Nearly 75 years ago, Sam Rayburn, the former Speaker of the U.S. House of Representatives, observed: “Any jackass can kick a barn down, but it takes a carpenter to build one.” Wyoming’s 2022 election will be an opportunity to tell our leaders whether the state wants to be represented by carpenters or jackasses.
Rayburn grew up near Windom, Texas, where his father moved the family from Tennessee to work on a 40-acre cotton farm. Rayburn was eventually elected to represent his Texas district, a seat he held for 24 consecutive terms, 17 of which were as the U.S. Speaker of the House. To this day Rayburn holds the record for the longest tenure as speaker.
He was not at all like most of today’s Washington politicians. When Rayburn was first elected speaker, he told Congress that it was his “sole purpose” to help draft and pass just laws that were guided by what our “common country” desired. He said he dreamed of a country that “shall know no East, no West, no North, no South.”
Because of him, we have an interstate highway system. Under his speakership the country passed legislation that led to the creation of NASA. His legislative skills provided the funding that allowed our allies to withstand Hitler long enough for us to enter the war, and then played a critical role in passing the Marshall Plan that rebuilt a safer world. That’s what a functioning democracy looks like.
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This is what a non-functioning democracy looks: no Democrats voted for Trump’s 2017 Tax Cuts and Jobs Act; not a single Republican voted for the Affordable Care Act. Under President Barack Obama the U.S. signed the Paris Accords and cancelled the Keystone Pipeline; under President Donald Trump it reversed both, withdrawing from the accords and approving the pipeline, so that four years later we can rejoin Paris and re-cancel Keystone under President Joe Biden. That’s what a non-functioning democracy looks like.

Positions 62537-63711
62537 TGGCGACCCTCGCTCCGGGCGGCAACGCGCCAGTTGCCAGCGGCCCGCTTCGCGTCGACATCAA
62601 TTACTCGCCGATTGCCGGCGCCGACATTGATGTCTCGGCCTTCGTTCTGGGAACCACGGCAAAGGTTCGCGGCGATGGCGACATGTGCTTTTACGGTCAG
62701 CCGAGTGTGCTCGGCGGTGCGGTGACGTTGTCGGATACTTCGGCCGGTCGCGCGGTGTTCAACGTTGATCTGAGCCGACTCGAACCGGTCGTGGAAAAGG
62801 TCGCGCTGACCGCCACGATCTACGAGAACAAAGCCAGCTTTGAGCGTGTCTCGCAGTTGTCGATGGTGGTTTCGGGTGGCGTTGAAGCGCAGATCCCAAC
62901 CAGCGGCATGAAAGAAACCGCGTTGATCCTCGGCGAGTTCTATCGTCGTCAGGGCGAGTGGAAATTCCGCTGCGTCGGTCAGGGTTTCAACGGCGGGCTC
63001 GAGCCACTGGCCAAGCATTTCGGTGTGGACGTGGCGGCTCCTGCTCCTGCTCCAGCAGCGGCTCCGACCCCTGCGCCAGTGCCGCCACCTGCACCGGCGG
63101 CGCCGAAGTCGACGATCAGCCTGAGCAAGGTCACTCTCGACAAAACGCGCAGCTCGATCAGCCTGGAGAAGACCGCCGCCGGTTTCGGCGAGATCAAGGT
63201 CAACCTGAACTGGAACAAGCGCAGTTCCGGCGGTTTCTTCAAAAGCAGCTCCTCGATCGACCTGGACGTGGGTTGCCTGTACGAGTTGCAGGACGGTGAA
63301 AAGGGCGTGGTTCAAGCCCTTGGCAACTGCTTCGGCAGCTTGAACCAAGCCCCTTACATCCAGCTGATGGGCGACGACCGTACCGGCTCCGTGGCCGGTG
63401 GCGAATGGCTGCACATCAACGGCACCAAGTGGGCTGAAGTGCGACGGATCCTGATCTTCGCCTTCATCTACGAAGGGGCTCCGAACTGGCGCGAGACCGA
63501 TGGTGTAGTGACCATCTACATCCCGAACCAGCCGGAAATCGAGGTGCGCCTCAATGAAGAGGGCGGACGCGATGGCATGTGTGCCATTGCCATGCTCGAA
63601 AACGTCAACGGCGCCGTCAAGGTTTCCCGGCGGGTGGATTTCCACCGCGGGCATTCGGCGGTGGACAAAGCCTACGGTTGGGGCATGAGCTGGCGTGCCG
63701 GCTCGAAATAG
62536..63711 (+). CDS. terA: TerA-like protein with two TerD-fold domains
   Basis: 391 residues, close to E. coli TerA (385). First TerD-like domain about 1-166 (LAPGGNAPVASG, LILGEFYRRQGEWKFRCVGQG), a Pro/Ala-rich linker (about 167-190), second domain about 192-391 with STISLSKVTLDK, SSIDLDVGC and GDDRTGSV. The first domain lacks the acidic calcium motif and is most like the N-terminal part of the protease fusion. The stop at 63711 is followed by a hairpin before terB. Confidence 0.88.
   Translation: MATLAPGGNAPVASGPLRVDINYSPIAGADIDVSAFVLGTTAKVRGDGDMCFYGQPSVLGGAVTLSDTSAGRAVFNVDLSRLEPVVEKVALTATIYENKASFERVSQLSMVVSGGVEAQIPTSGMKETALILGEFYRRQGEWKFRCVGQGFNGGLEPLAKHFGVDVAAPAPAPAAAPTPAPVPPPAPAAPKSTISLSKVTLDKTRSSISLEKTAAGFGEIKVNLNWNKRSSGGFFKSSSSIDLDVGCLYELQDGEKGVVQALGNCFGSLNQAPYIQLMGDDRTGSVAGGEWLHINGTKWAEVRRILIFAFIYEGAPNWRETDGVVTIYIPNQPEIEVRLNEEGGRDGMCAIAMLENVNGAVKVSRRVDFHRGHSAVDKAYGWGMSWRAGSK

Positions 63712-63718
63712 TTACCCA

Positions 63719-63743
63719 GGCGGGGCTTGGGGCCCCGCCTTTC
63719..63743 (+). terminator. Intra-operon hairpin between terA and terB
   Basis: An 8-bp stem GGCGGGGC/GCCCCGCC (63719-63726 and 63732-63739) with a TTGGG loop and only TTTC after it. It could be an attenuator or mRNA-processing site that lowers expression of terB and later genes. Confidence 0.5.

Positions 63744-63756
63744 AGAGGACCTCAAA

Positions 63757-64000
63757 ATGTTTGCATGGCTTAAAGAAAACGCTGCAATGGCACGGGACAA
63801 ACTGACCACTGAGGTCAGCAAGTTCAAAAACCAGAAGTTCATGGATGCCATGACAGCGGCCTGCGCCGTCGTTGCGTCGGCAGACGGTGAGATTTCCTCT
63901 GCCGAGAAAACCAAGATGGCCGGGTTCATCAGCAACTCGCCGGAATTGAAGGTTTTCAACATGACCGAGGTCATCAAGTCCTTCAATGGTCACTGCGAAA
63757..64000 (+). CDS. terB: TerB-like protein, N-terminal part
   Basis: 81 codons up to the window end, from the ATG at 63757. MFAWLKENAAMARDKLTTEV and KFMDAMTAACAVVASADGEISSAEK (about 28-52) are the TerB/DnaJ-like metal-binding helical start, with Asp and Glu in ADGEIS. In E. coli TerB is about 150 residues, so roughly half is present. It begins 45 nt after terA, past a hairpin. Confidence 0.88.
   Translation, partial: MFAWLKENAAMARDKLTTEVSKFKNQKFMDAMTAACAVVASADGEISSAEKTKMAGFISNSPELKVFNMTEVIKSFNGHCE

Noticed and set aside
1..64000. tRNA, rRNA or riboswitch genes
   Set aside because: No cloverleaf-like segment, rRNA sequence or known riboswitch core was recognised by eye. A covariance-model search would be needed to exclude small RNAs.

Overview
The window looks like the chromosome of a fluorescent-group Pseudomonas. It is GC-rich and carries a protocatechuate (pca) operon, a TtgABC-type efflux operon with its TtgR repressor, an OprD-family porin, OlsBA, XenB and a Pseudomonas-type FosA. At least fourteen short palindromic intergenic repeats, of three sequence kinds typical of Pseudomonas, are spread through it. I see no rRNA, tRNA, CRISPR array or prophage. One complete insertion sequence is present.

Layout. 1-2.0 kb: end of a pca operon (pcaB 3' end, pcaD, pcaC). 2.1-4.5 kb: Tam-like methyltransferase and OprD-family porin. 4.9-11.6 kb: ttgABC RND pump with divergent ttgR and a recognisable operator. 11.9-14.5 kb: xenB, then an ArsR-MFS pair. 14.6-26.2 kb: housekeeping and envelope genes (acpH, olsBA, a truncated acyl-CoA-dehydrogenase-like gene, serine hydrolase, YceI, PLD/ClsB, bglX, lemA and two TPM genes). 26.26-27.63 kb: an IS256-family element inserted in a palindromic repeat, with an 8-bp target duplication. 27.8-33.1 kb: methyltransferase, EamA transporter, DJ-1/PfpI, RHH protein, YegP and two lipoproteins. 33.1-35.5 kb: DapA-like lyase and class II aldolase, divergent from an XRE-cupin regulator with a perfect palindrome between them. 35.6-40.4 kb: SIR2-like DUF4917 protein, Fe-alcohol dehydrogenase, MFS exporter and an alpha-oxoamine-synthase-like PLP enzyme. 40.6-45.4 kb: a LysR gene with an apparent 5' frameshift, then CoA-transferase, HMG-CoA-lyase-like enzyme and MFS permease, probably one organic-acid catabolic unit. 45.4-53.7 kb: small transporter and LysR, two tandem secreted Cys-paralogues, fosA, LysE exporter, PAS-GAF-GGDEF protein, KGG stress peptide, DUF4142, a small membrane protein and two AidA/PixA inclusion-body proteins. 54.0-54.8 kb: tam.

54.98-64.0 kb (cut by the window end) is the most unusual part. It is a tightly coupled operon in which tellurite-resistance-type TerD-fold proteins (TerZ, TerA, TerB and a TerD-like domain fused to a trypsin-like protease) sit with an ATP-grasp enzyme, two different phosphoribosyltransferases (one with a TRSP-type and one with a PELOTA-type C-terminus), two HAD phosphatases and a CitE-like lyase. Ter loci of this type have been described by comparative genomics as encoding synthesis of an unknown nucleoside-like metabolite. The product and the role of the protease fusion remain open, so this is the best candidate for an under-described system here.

Do we reward the carpenter who pledges to shake hands with the other side and work for a ‘common country,’ or do we instead elect a jackass who runs on the platform of kicking down barns and dividing our country?
And yet we reward this behavior every year at the ballot box because the political industry has carefully sorted us not by ideology but by tribe, creating a historic shift in how we view ourselves. Today 47% of Republicans think Democrats are “immoral” and “lazy,” while 70% of Democrats think Republicans are “closed minded” and 42% of Democrats believe Republicans are “dishonest.”
It is OK to align with principles and policies. Just recognize that within a broken system it’s all for show. You may vote for one party because of your views on carbon emissions. But how many election cycles do we need to endure before we realize that signing the Paris Accords and cancelling the Keystone Pipeline, only to withdraw from the accords and approve the pipeline, so that four years later we can rejoin Paris and re-cancel Keystone, hardly represents a functioning democracy.
Yet this is exactly how the political industry wants us to behave. The political industry has systematically extenuated our differences and divided us because it’s easier to get elected by dividing us than through the hard work of building consensus and legislating on the common ground. Today, most legislators measure their power by their number of Twitter followers, the size of their office and the frequency they’re asked to appear on cable news.
Sam Rayburn measured power in an altogether different way. To him there was no power in kicking down barns — any jackass can do that. To him power lay with the skillful lawmaker who could craft thoughtful legislation, and then convince colleagues across the ideological spectrum that it was good for the country, not just their tribes.
We know what we have is not functioning. The question is whether in this upcoming election cycle we tell our leaders if this is OK or not. Do we reward the carpenter who pledges to shake hands with the other side and work for a “common country,” or do we instead elect a jackass who runs on the platform of kicking down barns and dividing our country?
David Dodson is a resident of Wyoming and an entrepreneur who has helped create over 20,000 private sector jobs. In 2018, he was a candidate in the Republican Primary for Wyoming’s US Senate. He is on the faculty of the Stanford Graduate School of Business, where he teaches courses on small business and entrepreneurship. He is a frequent guest on Fox Business and CNBC.